721 F.2d 1321
In the Matter of POPE AND LORD, INC., Debtor.
Charles B. MERRILL, Jr., Trustee, Plaintiff-Appellee,
KNIGHT STATE BANK, Defendant-Appellant,
Crownover Refrigeration, Inc., Defendant-Appellee.
United States Court of Appeals,
Dec. 27, 1983.
J. Leon Green, Dublin, Ga., for defendant-appellant.
Charles B. Merrill, Jr., Swainsboro, Ga., trustee/plaintiff-appellee.
Edward S. Sell, III, Susan S. Cole, H. Randolph Aderhold, Jr., Macon, Ga., for Crownover Refrigeration.
Appeal from the United States District Court for the Southern District of Georgia.
Before GODBOLD, Chief Judge, RONEY and TJOFLAT, Circuit Judges.
The principal question on appeal in this bankruptcy case concerns the validity of a purported conveyance of a security interest of real property to Knight State Bank by the bankrupt corporation. Holding that because it was not properly executed, the conveyance could not have conveyed the corporate bankrupt's interest in the property, we affirm the decision of the district court declining to give appellant Knight State Bank a security interest in the real estate.
Plaintiff Charles B. Merrill, Jr., the trustee in bankruptcy for the Georgia corporation of Pope and Lord, Inc., sought a declaratory judgment to determine the validity of certain liens against the corporation's property. Certain real property belonged to the corporation, "Pope and Lord, Inc." A deed to secure debt named "Pope and Lord" as grantor of the property, without indicating it was a corporation. The deed was signed by Roger Lord and Latha P. Lord, without any indication they were corporate officers. There was no corporate seal affixed to the deed, and nothing to show that Roger Lord and Latha P. Lord were signing in any capacity other than individually.
The bankruptcy court, holding that the document was not ambiguous, refused to consider evidence that Roger and Latha P. Lord executed the deed on behalf of the corporation Pope and Lord, Inc. It therefore held that there was no conveyance binding the corporation and that Knight State Bank was to be treated as an unsecured creditor in the corporation's bankruptcy proceedings. The district court affirmed.
Knight State Bank argues that the document was "ambiguous" in that the named grantor, "Pope and Lord," was not the same as the parties signing the deed, Roger Lord and Latha P. Lord, and that therefore the parol evidence that the deed was signed on behalf of the corporation should have been considered.
We find it unnecessary to decide this issue. Whether or not the parol evidence is considered, there is no valid corporate conveyance in this case. The deed was not executed by those persons necessary to make a proper corporate conveyance under Georgia law. The Georgia Code requires a certain formality for the execution of deeds conveying an interest in corporate property:
Instruments executed by a corporation conveying an interest in real property, with the exception of transfers of and releases from security instruments, when signed by the president or vice president and attested or countersigned by the secretary or assistant secretary or cashier or assistant cashier of the corporation, with the corporation's seal attached, shall be conclusive evidence that said officers signing are duly authorized to execute and deliver the same. Any corporation may, by proper resolution, authorize the execution of such instruments by other officers of the corporation.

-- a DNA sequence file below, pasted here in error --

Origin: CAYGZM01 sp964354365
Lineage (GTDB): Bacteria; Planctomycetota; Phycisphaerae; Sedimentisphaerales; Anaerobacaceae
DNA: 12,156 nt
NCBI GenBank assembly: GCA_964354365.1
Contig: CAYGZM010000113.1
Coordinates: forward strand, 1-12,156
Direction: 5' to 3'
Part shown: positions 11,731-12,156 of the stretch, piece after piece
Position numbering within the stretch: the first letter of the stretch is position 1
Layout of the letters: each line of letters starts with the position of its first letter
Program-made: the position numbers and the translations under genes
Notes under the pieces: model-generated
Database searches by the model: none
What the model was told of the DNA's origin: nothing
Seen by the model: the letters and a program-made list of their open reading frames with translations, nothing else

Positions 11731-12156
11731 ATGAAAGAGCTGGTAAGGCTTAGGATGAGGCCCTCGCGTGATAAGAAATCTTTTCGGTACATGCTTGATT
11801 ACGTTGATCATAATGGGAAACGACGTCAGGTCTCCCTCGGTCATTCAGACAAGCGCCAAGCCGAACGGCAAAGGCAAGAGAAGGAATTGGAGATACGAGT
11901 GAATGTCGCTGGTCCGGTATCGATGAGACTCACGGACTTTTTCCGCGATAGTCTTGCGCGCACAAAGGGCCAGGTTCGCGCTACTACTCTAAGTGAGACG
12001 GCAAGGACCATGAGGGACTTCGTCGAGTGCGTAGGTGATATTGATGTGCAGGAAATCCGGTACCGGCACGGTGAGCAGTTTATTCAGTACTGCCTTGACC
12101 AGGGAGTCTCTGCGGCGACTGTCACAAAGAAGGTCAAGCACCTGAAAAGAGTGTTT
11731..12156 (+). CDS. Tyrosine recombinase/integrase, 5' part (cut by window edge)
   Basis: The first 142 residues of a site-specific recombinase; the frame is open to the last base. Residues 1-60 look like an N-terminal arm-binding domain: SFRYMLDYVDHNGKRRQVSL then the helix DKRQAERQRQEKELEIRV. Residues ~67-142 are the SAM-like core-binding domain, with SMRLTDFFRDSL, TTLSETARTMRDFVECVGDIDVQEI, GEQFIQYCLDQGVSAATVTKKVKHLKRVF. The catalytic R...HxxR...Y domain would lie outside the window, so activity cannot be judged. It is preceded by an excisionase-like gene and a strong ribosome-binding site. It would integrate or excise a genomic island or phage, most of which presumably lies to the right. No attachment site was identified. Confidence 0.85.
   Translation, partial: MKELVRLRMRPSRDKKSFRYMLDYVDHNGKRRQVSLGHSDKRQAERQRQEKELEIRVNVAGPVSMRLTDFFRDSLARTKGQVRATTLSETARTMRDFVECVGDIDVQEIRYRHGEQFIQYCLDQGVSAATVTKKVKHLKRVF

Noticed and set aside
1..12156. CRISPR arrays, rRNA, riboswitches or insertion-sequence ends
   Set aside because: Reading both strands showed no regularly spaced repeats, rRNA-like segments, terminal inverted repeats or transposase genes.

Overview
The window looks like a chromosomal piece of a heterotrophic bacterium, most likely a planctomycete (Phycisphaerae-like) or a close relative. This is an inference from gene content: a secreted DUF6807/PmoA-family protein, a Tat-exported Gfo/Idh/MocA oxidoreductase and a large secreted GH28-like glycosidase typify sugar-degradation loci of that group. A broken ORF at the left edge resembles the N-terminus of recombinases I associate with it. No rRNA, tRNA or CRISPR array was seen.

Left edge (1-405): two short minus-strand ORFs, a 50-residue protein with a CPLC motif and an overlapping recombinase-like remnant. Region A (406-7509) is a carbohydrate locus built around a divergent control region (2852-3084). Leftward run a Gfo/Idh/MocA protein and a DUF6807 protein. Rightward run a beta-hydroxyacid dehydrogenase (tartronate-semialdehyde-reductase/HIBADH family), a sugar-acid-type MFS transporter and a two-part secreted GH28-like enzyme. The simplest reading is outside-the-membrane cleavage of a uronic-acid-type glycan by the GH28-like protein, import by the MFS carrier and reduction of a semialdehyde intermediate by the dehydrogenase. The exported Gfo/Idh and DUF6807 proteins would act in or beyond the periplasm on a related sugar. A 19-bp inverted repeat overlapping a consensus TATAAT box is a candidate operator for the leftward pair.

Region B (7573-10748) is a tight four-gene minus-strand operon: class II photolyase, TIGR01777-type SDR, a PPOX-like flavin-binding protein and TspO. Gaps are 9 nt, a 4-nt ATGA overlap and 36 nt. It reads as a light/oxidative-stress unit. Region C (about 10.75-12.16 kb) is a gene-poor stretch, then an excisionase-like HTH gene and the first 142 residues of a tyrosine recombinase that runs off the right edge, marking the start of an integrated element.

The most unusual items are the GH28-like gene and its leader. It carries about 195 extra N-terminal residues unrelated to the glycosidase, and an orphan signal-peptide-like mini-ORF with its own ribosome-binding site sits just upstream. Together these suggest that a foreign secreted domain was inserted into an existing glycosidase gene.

O.C.G.A. Sec. 14-5-7 (formerly Ga.Code Ann. Sec. 22-5106). The law requires that the instrument be executed by the president or vice-president and that the signature be attested or countersigned by the secretary, assistant secretary, cashier or assistant cashier of the corporation. In this case, the instrument was signed by Roger Lord, the President of the corporation, and by Latha Lord, the Vice-President. It was not attested or countersigned by any other corporate officer.
Although the statute provides that a corporation may alter the statutory requirements by corporate resolution, the corporate resolution of Pope and Lord, Inc. authorized execution not by the president and the vice-president, but by the president and the secretary-treasurer.
Therefore, Be It Resolved, by the Board of Directors of Pope and Lord, Inc., Laurens County, Georgia, that the President and Secretary-Treasurer be authorized to borrow from Knight State Bank up to $50,000.
Resolution of June 12, 1976 (emphasis added). This corporate resolution authorized President Roger Lord to join Secretary Myra Faircloth, not Vice-President Latha Lord, to borrow funds from the Bank.
It appears settled under Georgia law that a corporate deed must be executed in the proper manner. In re Gray, 7 Bankr. 535 (Bankr.M.D.Ga.1980) (in the absence of corporate seal, parol evidence was inadmissible to show signer's authority to transfer). Cf. Broyles v. Kirkwood Court Apartments, 97 Ga.App. 384, 103 S.E.2d 97 (1958) (contract signed by all the officers, shareholders, directors and agents of corporation was not a corporate act where contract did not indicate it was corporate undertaking); Brega v. CRSA Realty Co., 223 Ga. 724, 157 S.E.2d 738 (1967) (in suit for specific performance of land sale contract, corporation named as seller was not bound by contract signed only individually by its Vice-President). Following this clear Georgia law, we affirm the decision that Knight State Bank is to be treated as an unsecured creditor in the bankruptcy proceeding of Pope and Lord, Inc. In deciding this case between the bankruptcy trustee and the Bank, we need not consider whether equities might suggest a different result if the suit were between the original parties to the deed, Knight State Bank and Roger and Latha P. Lord.